Thursday, November 3, 2011

The Mystery of the Non-Duplicate Duplicates

You may recall the question last week from “Robin in Short Pump” (obviously, a family name of Italian origins). Robin found two nearly identical records in the “Virginia Marriages, 1785-1940” collection that had several differences.


I posed some questions and enlisted your feedback. Thank you, to those of you who shared such great comments.

Here are the questions and my answers (which echo yours).

Can you think of what you might do to further understand the information provenance of these two records?

Because we have film numbers we can easily look up the descriptions of films 32,020 and 2,048,457 in the Family History Library Catalog. Film number 32,020 contains (among other things) marriage registers from the county clerk of Isle of Wight County in Virginia. Film number 2,048,457 contains marriage registers from the Virginia state Bureau of Vital Statistics.

Here’s my stab at the information provenance: The bride and groom provided the information about themselves and their families to the Isle of Wight county clerk’s office. The marriage officiator provided the information about the marriage. The county subsequently provided a copy to the state of Virginia. FamilySearch came along and microfilmed, indexed, and published both the county and state copies.

Each time a record is copied, something is lost.
Textual derivatives are particularly lossy.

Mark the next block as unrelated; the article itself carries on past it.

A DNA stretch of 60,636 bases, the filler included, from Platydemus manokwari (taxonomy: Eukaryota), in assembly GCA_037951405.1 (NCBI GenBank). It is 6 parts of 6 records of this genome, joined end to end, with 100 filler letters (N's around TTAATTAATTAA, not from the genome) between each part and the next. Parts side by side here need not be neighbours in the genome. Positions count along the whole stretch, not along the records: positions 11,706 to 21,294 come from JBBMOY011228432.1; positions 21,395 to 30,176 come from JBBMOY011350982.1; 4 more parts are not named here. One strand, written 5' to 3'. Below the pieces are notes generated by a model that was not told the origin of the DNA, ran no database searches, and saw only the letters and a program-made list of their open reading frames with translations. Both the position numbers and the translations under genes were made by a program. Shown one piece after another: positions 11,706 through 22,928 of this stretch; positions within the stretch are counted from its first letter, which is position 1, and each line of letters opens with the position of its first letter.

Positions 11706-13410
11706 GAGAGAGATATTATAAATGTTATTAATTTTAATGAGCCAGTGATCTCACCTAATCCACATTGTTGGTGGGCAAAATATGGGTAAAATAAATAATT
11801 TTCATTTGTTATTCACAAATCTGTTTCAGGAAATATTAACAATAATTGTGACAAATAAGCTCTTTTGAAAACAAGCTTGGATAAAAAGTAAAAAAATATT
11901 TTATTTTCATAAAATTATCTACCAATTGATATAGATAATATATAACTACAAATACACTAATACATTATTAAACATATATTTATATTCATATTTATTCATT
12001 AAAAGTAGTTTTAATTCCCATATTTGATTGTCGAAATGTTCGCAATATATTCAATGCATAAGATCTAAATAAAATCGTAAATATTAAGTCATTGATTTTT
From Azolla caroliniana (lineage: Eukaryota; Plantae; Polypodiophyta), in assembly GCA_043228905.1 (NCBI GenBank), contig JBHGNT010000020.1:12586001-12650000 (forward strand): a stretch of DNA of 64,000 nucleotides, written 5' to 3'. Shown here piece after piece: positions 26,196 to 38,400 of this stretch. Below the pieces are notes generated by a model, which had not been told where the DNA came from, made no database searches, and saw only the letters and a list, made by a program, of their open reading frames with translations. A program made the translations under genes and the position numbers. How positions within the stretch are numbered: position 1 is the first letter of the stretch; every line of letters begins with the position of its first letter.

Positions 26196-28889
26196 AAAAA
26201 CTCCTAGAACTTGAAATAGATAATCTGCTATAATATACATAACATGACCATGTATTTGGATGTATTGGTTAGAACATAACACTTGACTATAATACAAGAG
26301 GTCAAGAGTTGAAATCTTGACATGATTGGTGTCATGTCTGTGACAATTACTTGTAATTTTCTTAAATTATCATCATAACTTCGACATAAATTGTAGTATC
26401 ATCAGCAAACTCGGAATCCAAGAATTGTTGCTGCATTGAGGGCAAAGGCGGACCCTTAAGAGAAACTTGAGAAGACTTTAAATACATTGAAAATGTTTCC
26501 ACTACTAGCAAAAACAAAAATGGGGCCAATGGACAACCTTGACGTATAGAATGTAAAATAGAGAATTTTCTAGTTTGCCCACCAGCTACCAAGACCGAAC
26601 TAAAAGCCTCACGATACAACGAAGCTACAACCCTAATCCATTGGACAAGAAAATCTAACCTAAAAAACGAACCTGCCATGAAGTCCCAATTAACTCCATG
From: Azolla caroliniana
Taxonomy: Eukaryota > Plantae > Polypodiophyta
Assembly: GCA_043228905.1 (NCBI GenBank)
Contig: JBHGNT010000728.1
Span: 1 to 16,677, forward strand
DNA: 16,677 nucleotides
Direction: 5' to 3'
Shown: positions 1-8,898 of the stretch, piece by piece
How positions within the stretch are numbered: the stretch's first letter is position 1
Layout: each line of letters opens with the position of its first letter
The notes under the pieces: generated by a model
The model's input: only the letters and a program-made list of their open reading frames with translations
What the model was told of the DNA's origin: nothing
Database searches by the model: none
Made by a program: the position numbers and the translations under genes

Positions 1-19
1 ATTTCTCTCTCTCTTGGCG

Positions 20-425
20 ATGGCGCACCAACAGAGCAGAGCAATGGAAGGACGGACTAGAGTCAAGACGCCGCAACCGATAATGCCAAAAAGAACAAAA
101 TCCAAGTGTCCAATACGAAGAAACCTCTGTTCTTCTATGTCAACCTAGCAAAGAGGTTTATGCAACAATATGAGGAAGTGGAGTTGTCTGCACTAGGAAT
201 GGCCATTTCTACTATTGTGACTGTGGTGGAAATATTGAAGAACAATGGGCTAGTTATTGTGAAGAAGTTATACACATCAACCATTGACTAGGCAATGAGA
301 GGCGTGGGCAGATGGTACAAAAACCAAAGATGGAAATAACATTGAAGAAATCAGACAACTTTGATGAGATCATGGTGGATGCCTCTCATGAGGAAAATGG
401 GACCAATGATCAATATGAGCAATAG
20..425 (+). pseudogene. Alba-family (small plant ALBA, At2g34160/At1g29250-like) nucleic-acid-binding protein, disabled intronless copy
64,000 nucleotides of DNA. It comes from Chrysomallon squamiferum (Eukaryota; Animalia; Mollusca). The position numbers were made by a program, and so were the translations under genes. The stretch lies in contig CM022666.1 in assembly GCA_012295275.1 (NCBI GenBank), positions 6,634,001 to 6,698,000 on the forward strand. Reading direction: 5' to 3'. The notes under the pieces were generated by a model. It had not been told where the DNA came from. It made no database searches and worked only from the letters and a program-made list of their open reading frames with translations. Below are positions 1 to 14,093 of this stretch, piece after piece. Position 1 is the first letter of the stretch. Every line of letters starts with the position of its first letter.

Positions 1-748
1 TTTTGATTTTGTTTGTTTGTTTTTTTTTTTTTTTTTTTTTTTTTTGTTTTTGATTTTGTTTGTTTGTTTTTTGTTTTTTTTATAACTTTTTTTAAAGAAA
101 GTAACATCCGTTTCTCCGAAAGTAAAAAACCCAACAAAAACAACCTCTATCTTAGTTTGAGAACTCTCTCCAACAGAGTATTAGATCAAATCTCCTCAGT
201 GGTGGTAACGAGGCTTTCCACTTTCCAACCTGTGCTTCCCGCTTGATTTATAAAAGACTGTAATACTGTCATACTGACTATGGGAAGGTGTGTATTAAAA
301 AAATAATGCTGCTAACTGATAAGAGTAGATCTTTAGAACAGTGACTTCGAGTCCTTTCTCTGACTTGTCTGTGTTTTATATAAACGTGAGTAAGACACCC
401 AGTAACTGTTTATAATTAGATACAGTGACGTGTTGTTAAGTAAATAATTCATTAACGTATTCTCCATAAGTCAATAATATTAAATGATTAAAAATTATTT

If you can’t access the original,
an image copy of the original is almost as good.

Are these original or derivative sources?

Since the Virginia state record is a copy of the Isle of Wight county’s, I consider it a textual derivative of the county’s original. However, what we see online is a index (textual derivative) of an image copy (microfilm) of the county original and the state derivative.

Which provides stronger evidence, an image copy or a textual derivative?

I didn’t ask that very well. Assuming you make an image copy and a textual derivative of the same original, the image copy is preferable. Examining Microfilm 32,020 would be nearly as good as examining the county original.

This illustrates another idea. Not every textual derivative is created equal. If the official state copy of the county original is created under controlled conditions by the same clerk that created the original, it can be given nearly as much consideration as the microfilm copy. The FamilySearch indexing from the microfilm will likely be the biggest source of textual errors.

Why is it a very bad idea to cite these sources?

Because Microfilm 32,020 is readily available to anyone in a local family history center, the responsible genealogist will consult and cite it rather than the online textual derivatives.

Thank you, Robin of the Short Pump, for your question. And thank you to all who provided feedback.

1 comment:

  1. I use these transcriptions all the time because with my research on an extended family line I cannot afford the $5 a pop for the microfilm at my Family History Center. I do include the film number so, if some time in the future, either I or someone else wants to see the microfilm, it will be easy to find it. I resent being labeled as irresponsible genealogist, just because I am recording more than my immediate family and cannot afford the documentation of allied families.


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